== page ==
Two American astronauts ventured outside the International Space Station on Friday to work on upgrading the orbiting outpost's electrical system.
Americans Shane Kimbrough, the 49-year-old commander of the six-person crew aboard the ISS, and flight engineer Peggy Whitson, 56, emerged from an airlock at 1223 GMT.
Their spacewalk is expected to last six-and-a-half hours, during which the pair will install adapter plates and electrical connections for three of six new lithium-ion batteries installed on the station's truss, according to the US space agency NASA.
Japan's uninhabited H-II Transfer Vehicle, or HTV, delivered the batteries last month. The Canadian-built Dextre robotic arm began the installation to pave the way for the astronauts' work.
Kimbrough and Whitson will be assisted by European Space Agency astronaut Thomas Pesquet, 38, and Oleg Novitskiy of Russia from inside the station. The entire orbital ballet is being conducted by the Johnson Space Center in Houston, Texas.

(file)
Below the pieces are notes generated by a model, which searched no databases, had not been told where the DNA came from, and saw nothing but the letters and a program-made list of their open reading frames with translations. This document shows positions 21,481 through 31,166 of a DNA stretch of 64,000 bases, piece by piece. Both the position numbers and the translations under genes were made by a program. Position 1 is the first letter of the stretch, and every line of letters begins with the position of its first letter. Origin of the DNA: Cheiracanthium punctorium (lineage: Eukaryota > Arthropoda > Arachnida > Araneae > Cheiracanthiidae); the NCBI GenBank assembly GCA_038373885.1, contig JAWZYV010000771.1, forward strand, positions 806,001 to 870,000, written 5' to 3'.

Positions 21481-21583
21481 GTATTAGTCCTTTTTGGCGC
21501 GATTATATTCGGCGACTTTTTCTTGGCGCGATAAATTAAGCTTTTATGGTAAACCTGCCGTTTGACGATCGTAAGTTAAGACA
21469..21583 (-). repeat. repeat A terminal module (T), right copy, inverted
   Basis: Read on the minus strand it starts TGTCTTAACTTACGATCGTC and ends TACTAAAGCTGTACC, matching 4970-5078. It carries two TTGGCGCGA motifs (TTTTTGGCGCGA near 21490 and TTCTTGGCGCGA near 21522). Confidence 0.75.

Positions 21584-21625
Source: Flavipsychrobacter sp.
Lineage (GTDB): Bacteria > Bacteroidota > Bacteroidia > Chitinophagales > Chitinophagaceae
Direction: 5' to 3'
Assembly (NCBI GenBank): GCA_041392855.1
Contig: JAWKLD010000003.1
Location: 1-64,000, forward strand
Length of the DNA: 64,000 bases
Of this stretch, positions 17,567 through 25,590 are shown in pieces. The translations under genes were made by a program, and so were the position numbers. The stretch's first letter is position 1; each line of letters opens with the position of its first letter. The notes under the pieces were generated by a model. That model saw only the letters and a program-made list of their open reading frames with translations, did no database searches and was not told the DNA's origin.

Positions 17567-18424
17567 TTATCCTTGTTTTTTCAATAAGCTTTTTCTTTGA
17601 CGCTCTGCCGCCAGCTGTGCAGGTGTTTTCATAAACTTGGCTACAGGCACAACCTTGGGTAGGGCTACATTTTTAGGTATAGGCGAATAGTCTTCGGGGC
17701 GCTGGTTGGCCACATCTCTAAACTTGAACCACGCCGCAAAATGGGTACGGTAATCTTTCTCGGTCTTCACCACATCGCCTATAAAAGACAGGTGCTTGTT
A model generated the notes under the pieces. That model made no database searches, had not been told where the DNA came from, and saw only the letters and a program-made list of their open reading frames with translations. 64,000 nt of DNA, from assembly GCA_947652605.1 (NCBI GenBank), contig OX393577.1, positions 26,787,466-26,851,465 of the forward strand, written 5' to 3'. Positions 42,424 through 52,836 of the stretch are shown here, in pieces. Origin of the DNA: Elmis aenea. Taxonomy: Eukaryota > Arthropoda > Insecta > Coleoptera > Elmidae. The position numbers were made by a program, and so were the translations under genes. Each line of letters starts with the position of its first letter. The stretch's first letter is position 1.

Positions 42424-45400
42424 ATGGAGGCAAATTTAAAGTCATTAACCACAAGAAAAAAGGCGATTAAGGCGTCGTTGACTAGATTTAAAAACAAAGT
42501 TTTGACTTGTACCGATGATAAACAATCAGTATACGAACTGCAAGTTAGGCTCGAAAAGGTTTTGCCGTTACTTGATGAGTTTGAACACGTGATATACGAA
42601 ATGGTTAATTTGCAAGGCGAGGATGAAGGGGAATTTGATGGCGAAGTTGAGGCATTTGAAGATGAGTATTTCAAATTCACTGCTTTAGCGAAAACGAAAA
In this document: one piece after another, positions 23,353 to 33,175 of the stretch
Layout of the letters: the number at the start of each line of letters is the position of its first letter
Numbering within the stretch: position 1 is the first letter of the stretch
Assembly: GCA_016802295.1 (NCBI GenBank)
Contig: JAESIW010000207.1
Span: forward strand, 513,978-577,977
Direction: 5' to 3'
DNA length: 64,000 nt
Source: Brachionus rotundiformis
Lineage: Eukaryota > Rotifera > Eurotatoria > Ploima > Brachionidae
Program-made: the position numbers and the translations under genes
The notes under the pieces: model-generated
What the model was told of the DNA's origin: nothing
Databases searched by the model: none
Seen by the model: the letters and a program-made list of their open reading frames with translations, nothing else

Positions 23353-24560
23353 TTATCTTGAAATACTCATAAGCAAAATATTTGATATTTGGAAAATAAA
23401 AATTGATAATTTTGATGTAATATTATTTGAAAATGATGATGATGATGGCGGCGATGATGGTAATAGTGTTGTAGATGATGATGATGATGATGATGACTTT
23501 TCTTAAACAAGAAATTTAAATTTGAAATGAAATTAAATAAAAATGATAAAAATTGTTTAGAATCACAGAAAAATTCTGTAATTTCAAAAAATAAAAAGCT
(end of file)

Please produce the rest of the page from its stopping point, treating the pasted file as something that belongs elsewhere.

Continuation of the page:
"The major objective of this spacewalk is to complete the replacement of the nickel-hydrogen batteries that are currently on board the station with lithium-ion batteries," extravehicular activity flight director Jud Frieling said in a briefing on NASA TV.
In a NASA TV interview, Kimbrough said: "The batteries that are out there now have been up here for the duration of the space station, some over a decade and the others even more, so it's just time to change them out."
The new batteries are expected to last as long as the ISS is expected to remain in use -- until at least 2024.
Friday's spacewalk marks Whitson's seventh, matching the record previously set by fellow American Suni Williams for the most spacewalks by a woman.
It is also the 196th overall spacewalk for space station assembly and maintenance.
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